My forthcoming debate with Slavoj Žižek

We are excited to announce the program for the Dec. 7 Holberg Debate! Slavoj Žižek will give the keynote “Why I Am Still A Communist” and then be interviewed by @tylercowen

We invite everyone to watch the livestream and tweet Qs for Žižek. Use #qholberg.

Bergen, Norway — I’ll be there!


I like Zizek. A lot of what he says is incomprehensible, but I think that he is a genuinely funny person who has some good ideas. This will be an interesting interview.

This is going to sound snarky, but I feel basically the same way about Cowen.

Zizek is funnier, but Tyler has better ideas.

Which one?

"We will have low productivity until the 2040s", "Average is over" or "We should grow faster"?

Which of those ideas are not better than communism?

Zizek is a Titoist, but with a Leninist grasp of the force required to stay in power.

He IS interesting if you like someone who takes 10% of Freud and garbles even that. Good on film, good on poseur postmodernists, though.

I suppose if your only alternative to nationalism is communism, and you grew up in Yugoslavia, he’s your guy!

"Which of those ideas are not better than communism?"

I wasn't trying to compare - just stating them. By the way, U.S. productivity has been increasing at 1.6% for the past 2 1/2 years and at 2.9% for the past six months. The Great Stagnation is over!

Stagnant enough...

A few five year plans should speed things up.
BTW, the infrasctructure morrass of the USA is outshined by the best subway system in the world, that of Moscow, a project overseen by Stalin.

Good times! I assume there will be videos and transcripts available but if not, let us know details so that we can set the necessary alarms to watch live.

Livestream and video,
Feel free to tweet Qs to Žižek, text or video, using #qholberg.

Everyone knows the old joke, what's the difference between a communist and Nazi? Tenure. So there is your first question. Why should a blowhard who defends a system that murdered people in the tens of millions, and tortured and destroyed the lives of even more be treated as anything but garbage? And the question for you, Tyler, is would you be even going near him if his speech were titled "Why I am still a Nazi"? And if not, then why are you going near an apologist for mass murder?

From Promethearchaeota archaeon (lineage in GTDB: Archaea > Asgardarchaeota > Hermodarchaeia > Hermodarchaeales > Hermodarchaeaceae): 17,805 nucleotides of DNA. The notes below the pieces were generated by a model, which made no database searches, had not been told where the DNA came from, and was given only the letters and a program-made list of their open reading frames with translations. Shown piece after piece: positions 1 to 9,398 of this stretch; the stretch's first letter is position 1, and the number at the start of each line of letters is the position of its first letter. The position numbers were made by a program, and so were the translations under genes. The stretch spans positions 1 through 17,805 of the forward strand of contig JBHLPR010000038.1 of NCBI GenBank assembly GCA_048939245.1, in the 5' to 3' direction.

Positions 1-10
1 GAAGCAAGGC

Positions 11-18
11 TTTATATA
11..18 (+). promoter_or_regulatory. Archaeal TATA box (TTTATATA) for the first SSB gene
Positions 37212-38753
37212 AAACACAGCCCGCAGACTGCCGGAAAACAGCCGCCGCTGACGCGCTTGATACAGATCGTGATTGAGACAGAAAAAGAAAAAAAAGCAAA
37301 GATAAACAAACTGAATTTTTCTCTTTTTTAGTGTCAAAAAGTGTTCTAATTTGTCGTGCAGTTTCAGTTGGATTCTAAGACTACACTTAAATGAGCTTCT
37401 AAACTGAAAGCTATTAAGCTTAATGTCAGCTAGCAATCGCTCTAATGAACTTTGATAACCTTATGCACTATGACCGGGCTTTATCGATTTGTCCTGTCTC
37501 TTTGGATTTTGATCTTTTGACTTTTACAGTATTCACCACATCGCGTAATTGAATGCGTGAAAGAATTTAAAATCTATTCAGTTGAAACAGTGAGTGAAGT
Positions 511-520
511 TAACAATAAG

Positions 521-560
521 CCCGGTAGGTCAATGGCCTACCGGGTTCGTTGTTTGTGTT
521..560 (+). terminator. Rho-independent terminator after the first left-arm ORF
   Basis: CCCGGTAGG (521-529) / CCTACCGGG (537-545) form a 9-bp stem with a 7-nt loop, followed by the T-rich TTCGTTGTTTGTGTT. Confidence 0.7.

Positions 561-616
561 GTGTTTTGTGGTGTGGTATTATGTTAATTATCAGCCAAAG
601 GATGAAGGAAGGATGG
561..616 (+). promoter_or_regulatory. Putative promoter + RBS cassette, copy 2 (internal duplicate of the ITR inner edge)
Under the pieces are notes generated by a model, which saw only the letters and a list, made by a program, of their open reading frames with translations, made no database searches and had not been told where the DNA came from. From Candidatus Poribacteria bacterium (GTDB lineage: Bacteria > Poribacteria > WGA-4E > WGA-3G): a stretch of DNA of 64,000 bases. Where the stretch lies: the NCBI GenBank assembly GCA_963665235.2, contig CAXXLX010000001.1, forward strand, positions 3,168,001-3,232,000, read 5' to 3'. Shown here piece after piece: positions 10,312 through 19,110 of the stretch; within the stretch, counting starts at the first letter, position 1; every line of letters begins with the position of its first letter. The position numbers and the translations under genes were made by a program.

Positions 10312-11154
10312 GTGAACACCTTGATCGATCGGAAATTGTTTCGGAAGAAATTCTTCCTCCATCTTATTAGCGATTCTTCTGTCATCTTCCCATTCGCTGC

Godwin's law at 3rd comment. This is a record Sir!

OK, how about "I am still a Maoist"?

Sorry not sorry for more than a few pedantic lines.

Hitler and his followers never called themselves "Nazi", they named themselves as "National Socialists" which aligns very well with Nationalsozialistische Deutsche Arbeiterpartei or German National Socialist Worker's Party.

Nazi in other languages apart from Deutsch was a very useful term because it is fully charged with negative connotations and avoided further ideological discussion. For the USA, it avoided the need to explain why was a war was fought against a worker's party while one ally, the USSR, was ruled by another worker's party. The Soviets also loved the term Nazi because it got rid of the Socialism in the name of Hitler's party. The second S in USSR stood for Socialism after all.

Well, the point is National Socialists would never say "I am still a Nazi" because Nazi is some kind of pejorative term, the way you call the enemy. I seriously doubt National Socialists were into self-deprecation humor.

I am still a Maoist is historically correct because people has referred to themselves as Maoists in an unironical way.

this isn't pedantry it's insanity

The National Socialists stopped being 'socialist' after the Night of the Long Knives when Ernst Rohm and his associates were murdered or arrested by Hitler with the connivance of Goring and Himmler.

They did this partially to gain the support of big business and conservatives. After Rohm's death the Nazi courts upheld business contracts, private land right, nationalized unions under gov't control and so on (unless you were Jewish of course). Goring made investments in the Frankfurt stock-market as did many other Nazi party members.

Not very socialist in the end.

You’re a malevolent idiot.

"The second S in USSR stood for Socialism after all." - No, no it did not. The third one did.

"Why should a blowhard who defends a system that murdered people in the tens of millions, and tortured and destroyed the lives of even more be treated as anything but garbage?"

The answer is that Marxism is dead everywhere – except American universities. If some of my college professors and class mates taught me anything its that "AmeriKKKa" did all those evil things as well, so we really have no way to morally judge socialism. Apparently Karl Marx was also basically right and the Soviet Union and China were just misunderstood. There really is a far left bubble in American academia and for many intellectuals calling oneself a communist/marxist is a bold and daring move. Indeed, you have to be a real knuckle dragger not to understand the genius of Marxism.

Please post video after the event to your website and/or YouTube. Thanks.

Beer and popcorn, this will be interesting =)

There will be livestream

Not sure if it's going to be didactic, but it will be fun for sure.

It won’t be didactic but it will be dialectic!

+1 I assume there will be some discussion of Hegel, looking forward

New low for Tyler.

Agreed. This is like debating the last believer in Bigfoot. Maybe there will be moments of comedy, but expecting something intellectual to emerge from this exercise is a complete waste of time.

I’ll read the transcript for the attacks on postmodernism.

Also: Two guys discussing stuff. One holds a fringe view. The other is a leftist.

This is a debate as opposed to a conversation?

He was born in 1949 to a middle-class household? What standard(s) made his family middle class in Yugoslavia in 1949?

How was that achieved?

I don’t think Yugoslav middle class in 1949 would have been the same as American middle class in 1949, but I can say after spending a couple of days in Yugoslavia in the 80s, there was a definite difference in the outward appearance of success in Belgrade.